When Algeria came under French rule in the 19th century, it is nearly always assumed that the Jews of Algeria were granted French nationality under the 'Decret Cremieux', whereas the Muslims were not.
In fact, all native Algerians were offered French nationality in 1865, but only the Jews chose to take up French citizenship, an academic in law at the university of Aix-en-Province, Fernand Derrida, points out.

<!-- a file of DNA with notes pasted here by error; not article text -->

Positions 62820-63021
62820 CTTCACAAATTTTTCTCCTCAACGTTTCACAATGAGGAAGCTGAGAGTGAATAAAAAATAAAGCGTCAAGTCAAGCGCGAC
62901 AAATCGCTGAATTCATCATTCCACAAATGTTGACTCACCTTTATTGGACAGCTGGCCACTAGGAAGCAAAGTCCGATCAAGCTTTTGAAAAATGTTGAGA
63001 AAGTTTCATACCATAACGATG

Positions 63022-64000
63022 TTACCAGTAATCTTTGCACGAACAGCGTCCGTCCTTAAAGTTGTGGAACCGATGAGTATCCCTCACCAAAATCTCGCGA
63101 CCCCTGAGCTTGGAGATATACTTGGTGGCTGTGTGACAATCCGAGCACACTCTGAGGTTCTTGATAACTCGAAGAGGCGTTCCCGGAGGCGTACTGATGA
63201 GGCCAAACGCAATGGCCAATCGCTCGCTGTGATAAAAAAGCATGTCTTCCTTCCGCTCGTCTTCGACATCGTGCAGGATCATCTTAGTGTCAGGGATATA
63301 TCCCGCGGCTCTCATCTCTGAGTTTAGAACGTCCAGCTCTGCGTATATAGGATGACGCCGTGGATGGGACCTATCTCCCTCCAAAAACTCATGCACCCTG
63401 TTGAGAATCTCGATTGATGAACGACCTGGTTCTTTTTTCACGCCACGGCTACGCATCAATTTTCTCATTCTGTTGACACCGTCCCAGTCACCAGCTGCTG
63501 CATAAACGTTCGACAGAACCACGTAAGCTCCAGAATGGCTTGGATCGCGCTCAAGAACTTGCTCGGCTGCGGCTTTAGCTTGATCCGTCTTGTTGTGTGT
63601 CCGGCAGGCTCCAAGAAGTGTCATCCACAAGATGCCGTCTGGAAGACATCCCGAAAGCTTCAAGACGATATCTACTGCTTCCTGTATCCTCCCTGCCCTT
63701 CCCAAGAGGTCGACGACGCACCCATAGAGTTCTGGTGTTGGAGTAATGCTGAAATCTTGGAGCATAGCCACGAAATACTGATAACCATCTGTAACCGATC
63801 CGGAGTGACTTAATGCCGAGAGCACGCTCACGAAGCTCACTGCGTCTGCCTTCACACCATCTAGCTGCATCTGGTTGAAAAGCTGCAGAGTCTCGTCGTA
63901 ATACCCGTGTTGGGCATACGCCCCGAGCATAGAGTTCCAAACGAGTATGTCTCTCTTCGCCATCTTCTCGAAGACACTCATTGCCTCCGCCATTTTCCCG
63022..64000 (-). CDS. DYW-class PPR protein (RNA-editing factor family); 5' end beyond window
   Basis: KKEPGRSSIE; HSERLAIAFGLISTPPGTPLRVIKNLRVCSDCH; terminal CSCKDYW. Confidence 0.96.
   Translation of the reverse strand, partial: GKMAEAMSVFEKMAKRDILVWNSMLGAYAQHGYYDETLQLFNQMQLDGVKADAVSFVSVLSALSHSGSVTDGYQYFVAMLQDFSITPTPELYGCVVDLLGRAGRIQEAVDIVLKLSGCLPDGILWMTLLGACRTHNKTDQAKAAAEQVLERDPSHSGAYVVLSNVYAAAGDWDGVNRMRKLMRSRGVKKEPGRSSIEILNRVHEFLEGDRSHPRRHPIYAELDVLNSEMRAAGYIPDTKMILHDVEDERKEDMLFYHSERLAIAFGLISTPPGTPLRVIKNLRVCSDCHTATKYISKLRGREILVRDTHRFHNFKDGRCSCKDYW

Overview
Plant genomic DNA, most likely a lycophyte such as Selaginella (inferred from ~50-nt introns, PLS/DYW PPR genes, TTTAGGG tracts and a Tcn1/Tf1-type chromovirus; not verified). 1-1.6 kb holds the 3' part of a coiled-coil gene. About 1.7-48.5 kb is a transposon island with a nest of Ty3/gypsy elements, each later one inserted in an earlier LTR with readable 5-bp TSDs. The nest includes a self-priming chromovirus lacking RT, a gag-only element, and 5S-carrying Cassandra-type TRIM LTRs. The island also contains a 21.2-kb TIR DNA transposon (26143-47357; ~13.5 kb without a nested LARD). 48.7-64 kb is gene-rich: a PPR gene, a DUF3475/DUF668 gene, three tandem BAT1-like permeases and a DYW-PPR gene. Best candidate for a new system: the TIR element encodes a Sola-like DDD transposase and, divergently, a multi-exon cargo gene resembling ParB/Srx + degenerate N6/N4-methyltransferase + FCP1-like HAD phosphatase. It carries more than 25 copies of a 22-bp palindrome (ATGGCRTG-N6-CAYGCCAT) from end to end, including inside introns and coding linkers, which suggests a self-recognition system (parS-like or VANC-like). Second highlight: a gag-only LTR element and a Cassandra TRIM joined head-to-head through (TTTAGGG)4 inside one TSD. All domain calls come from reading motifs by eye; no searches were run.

"One should never confuse nationality and citizenship," Derrida writes in a letter to Information juive (February 2007).
The leaders of the Jewish community agreed no longer to submit to Jewish law but to French civil law. The leaders of the Muslim communities refused to give up Islamic civil law. A French citizen then, as now, could not practise polygamy, for instance.